1. Use the SAML protocol to log in to apps as opposed to passwords. (See https://en.wikipedia.org/wiki/Security_Assertion_Markup_Lang... for more)
2. Use MFA as much as possible. Our product works with a variety of MFA options, including hard tokens, such as Yubikey, and more software based ones, like our own MFA app that pushes a notificication for MFA.
3. Generate random passwords for other applications that can be rotated frequently and easily.
There's a lot more we do underneath the covers and other ways of improving passwords and logins, such as adaptive MFA (prompt MFA if the login passes some threshold of suspiciousness)and no password login (simply use the multifactor token as the primary factor)
I use a password manager (1Password) and have a unique, secure password generated for every site. If someone gets access to my passwords, that means they've compromised my 1Password keychain which is game over anyways. I'm not interested in any protection mechanisms for such an unlikely scenario. So I end up storing the 2FA keys inside of 1Password as well—bringing it back down to 1 factor, but adding annoyance and hassle.
Don't make assumptions about how your users secure themselves.
(The distinction may not matter much in practice!)
Why? What is the threat vector whereby you think 1Password would be compromised but an OTP system would still be secure?
> If you can store your 2FA keys in 1Password, you're not really doing 2FA.
I know. (That's why I said doing so is "bringing it back down to 1 factor.")
That can't happen to a properly designed physical token, and even though it can happen to a phone token, it's less likely to happen, because (at least in the iOS case) your phone is hardened much, much more severely than your OS X kernel.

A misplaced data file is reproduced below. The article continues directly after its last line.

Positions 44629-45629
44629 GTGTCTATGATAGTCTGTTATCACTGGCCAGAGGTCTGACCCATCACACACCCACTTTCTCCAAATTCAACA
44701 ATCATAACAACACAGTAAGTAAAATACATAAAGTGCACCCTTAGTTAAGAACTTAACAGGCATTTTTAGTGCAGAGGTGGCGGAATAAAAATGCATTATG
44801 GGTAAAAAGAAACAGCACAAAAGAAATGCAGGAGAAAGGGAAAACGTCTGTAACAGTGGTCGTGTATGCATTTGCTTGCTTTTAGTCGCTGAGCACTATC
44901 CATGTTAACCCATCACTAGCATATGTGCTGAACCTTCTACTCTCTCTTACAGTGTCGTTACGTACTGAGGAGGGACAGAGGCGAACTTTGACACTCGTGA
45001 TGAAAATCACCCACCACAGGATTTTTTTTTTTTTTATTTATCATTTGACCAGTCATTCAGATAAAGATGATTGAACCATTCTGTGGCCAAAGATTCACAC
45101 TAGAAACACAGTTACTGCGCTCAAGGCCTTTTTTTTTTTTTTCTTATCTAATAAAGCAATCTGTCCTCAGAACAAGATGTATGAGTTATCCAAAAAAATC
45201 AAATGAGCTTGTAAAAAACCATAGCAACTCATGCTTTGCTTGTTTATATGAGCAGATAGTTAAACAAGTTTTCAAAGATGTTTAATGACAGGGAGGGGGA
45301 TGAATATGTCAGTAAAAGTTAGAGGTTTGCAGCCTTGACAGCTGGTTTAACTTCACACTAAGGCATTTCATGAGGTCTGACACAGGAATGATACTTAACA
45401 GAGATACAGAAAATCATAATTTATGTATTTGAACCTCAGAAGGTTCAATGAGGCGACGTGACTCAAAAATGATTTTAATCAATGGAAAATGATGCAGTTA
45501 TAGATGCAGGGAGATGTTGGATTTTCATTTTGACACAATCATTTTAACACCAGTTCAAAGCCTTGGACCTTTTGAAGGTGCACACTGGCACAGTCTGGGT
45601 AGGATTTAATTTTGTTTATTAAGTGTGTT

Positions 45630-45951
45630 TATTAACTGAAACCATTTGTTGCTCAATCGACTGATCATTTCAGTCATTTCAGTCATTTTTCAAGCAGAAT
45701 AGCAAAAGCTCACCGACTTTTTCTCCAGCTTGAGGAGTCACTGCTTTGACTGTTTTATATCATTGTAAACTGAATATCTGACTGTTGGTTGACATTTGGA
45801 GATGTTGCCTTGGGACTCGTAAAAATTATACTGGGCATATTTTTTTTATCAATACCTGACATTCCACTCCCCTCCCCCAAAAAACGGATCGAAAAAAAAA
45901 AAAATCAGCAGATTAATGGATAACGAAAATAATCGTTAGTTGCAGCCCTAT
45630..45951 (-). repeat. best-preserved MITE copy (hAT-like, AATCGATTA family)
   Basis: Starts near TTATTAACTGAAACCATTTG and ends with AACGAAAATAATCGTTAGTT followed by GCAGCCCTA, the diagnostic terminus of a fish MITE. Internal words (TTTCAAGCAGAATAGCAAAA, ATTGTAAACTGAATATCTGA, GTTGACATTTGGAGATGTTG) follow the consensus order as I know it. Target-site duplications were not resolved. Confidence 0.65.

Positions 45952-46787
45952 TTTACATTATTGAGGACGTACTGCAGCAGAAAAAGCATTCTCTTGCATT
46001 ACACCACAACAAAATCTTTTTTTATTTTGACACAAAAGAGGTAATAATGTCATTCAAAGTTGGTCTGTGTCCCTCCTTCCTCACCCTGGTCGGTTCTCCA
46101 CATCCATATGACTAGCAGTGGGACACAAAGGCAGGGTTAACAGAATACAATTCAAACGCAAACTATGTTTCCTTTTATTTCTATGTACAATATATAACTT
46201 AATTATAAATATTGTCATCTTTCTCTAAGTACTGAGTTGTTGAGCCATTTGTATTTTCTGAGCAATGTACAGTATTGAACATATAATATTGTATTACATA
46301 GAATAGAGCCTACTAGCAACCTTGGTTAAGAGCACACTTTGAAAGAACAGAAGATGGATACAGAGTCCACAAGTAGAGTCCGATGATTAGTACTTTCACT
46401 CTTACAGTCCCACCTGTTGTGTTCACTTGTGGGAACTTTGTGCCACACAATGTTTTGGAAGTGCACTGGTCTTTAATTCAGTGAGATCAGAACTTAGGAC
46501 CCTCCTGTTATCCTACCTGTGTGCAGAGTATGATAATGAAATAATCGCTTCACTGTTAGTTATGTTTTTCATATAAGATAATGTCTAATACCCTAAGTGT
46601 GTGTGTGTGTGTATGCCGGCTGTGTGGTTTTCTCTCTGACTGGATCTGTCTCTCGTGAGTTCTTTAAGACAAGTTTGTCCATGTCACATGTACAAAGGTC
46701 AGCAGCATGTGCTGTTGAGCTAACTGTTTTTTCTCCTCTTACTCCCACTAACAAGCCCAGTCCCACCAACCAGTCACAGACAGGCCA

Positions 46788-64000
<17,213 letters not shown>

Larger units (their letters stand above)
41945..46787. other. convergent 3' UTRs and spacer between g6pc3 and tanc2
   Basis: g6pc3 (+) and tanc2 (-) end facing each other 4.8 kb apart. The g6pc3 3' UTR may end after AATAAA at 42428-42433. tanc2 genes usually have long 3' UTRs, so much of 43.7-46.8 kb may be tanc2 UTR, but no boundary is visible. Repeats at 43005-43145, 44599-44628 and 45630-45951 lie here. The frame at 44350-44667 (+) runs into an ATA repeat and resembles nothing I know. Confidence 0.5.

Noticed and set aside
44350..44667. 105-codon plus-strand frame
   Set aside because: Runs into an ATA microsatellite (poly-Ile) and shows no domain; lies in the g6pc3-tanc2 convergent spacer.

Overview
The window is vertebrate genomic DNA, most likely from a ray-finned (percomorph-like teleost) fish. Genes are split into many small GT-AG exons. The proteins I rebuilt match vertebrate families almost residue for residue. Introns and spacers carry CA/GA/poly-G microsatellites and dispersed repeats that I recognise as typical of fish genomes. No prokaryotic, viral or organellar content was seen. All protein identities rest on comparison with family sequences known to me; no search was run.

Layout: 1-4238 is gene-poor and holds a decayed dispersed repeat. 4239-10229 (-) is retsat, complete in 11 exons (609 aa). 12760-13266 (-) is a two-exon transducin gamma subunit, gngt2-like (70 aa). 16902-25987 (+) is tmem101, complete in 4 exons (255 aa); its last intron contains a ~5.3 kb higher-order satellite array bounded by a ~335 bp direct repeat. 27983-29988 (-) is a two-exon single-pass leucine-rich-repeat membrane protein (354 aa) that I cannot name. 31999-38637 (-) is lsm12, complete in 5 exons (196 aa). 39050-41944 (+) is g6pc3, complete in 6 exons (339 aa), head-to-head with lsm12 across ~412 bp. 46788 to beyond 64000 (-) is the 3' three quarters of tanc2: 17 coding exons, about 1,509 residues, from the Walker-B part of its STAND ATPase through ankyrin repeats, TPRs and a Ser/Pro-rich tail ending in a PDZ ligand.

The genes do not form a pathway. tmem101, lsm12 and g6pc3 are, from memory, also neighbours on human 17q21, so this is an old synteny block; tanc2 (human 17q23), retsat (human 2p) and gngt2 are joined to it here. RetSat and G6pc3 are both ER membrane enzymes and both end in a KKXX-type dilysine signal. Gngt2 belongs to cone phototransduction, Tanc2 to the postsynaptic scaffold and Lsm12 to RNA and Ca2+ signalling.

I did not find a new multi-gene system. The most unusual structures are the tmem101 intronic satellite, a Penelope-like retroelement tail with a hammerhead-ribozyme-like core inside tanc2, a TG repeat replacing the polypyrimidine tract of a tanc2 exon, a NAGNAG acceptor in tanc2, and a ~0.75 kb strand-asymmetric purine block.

Right, but at that point the account is effectively already compromised.
Even if I have a second factor, they can just piggyback on the session I create when logging in via that second factor.
Sadly, the sites which I would most like to secure in this way (ie. important but I don't use often) invariably are stuck with ancient authentication technology.
Having 2FA within the Google Auth app on my phone prevents this from happening, effectively turning my password into a rotating 6 digit key instead of 32 character nonsense.
I can think of a few examples of threat vectors where an attacker could get one of my passwords without being able to completely take over any of my devices.
1. There might be a browser vulnerability that allows a malicious web page to get one of my passwords - let's say it gets to read memory that was deallocated but not zeroed, or it gets to see the contents of my clipboard, or something like that.
2. The provider of the service I'm using might accidentally leak some of their passwords. In the worst case, they might not even notice it.
3. In some special circumstances I might have to check my mail on a computer that I don't own, and there might be a keylogger.
I don't necessarily consider these threats to be very likely, but I get new devices so rarely, that even a minor improvement in security makes it is worth the inconvenience for me.
Do you store TOTP tokens in one app, and passwords in 1Pass?
Do you use SMS? With Yosemite, these are often setup to sync to show up across all your devices..
I'm not super comfortable with SMS authentication but use it for lower-value stuff.
A few implementations (ex. my broker) have you read your code off a physical card they mailed with about 200 codes on it. Of course I just scanned that card into 1Password.
For standardized 2FA systems, 1password actually has support for generating one time passwords (like Google Authenticator).